The oldest church of the Barony of Carbury which stretches from Sligo to Mullaghmore.
Killaspugbrone is the ruins of an ancient church with an adjoining cemetery that rests on the extremity of the headland behind the airport at Strandhill. It is said the chapel was originally enclosed in a cashel and the old name of the place ‘Caiseal Irrae’ is a likely inspiration of the form of the modern anglicised place name – Coolera. The cashel has disappeared under the sand and the church and cemetery would have been covered by the drifting sands too if marram grass had not been planted to prevent this from happening. It is likely the present ruin dates from the eleventh or twelfth centuries rather than being the ruins of the original church erected in the fifth century.
The place name Killaspugbrone is based on three Irish words; Kill from cill meaning church, aspug from easbog meaning bishop, and Brón was the name of St Patrick’s disciple. This important Christian settlement was founded in the fifth century by St Patrick who gave the church to his disciple Bishop Bronus. Patrick had no difficulty securing a site for his new church because with the coming of Christianity large tracts of land in Coolera became designated church lands.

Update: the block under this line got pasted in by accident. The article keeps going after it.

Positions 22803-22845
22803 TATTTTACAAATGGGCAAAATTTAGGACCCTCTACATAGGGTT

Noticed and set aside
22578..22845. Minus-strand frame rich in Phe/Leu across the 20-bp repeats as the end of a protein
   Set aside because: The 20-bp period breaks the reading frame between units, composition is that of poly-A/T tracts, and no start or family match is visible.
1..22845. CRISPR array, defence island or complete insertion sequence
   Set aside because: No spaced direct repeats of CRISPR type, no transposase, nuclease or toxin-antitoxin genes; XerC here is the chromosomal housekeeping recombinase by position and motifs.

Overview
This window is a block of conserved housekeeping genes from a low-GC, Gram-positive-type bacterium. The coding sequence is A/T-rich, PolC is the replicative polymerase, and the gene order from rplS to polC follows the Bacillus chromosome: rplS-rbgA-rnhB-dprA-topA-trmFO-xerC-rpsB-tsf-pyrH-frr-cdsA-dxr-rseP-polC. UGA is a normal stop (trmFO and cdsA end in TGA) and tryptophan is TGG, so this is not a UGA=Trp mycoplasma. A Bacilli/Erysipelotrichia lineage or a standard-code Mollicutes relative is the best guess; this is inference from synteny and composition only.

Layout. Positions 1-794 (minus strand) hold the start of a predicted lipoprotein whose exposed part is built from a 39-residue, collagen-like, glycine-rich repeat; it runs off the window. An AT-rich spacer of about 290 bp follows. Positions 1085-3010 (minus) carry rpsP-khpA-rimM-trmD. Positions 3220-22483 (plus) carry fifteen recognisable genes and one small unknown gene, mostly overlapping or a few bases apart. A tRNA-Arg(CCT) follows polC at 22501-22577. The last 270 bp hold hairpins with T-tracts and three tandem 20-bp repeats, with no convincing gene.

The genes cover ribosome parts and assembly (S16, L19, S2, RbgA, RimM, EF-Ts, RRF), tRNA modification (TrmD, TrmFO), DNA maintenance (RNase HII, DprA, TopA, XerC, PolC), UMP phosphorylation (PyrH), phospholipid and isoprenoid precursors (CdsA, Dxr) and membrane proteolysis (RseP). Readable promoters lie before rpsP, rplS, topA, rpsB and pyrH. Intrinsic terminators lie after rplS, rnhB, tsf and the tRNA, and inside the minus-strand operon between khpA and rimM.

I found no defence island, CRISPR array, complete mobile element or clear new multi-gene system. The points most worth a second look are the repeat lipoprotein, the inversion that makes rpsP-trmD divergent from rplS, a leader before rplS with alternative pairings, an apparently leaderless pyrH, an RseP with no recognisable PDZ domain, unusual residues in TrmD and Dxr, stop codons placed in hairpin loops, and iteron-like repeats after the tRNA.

Back then Coolera was a district of the Barony of Tireragh where St Patrick had converted local chiefs to the new religion. Bishop Brón was a native of the Coolera area and held a special place in the affections of St Patrick because he helped propagate the new Christian faith. On his visit to the area Patrick lost his tooth that according to the ancient Tripartite Life of St Patrick, “he gave to Brón because he was dear to St Patrick”.
The tooth of Patrick became a relic in the area and was put in a shrine known as ‘Fiacal Pádraig’. The gold and silver ornamented shrine Fiacal Pádraig is now preserved in the Treasure of Ireland exhibition in the National Museum of Ireland. Unfortunately the tooth is missing.
source: Seamus McGoldrick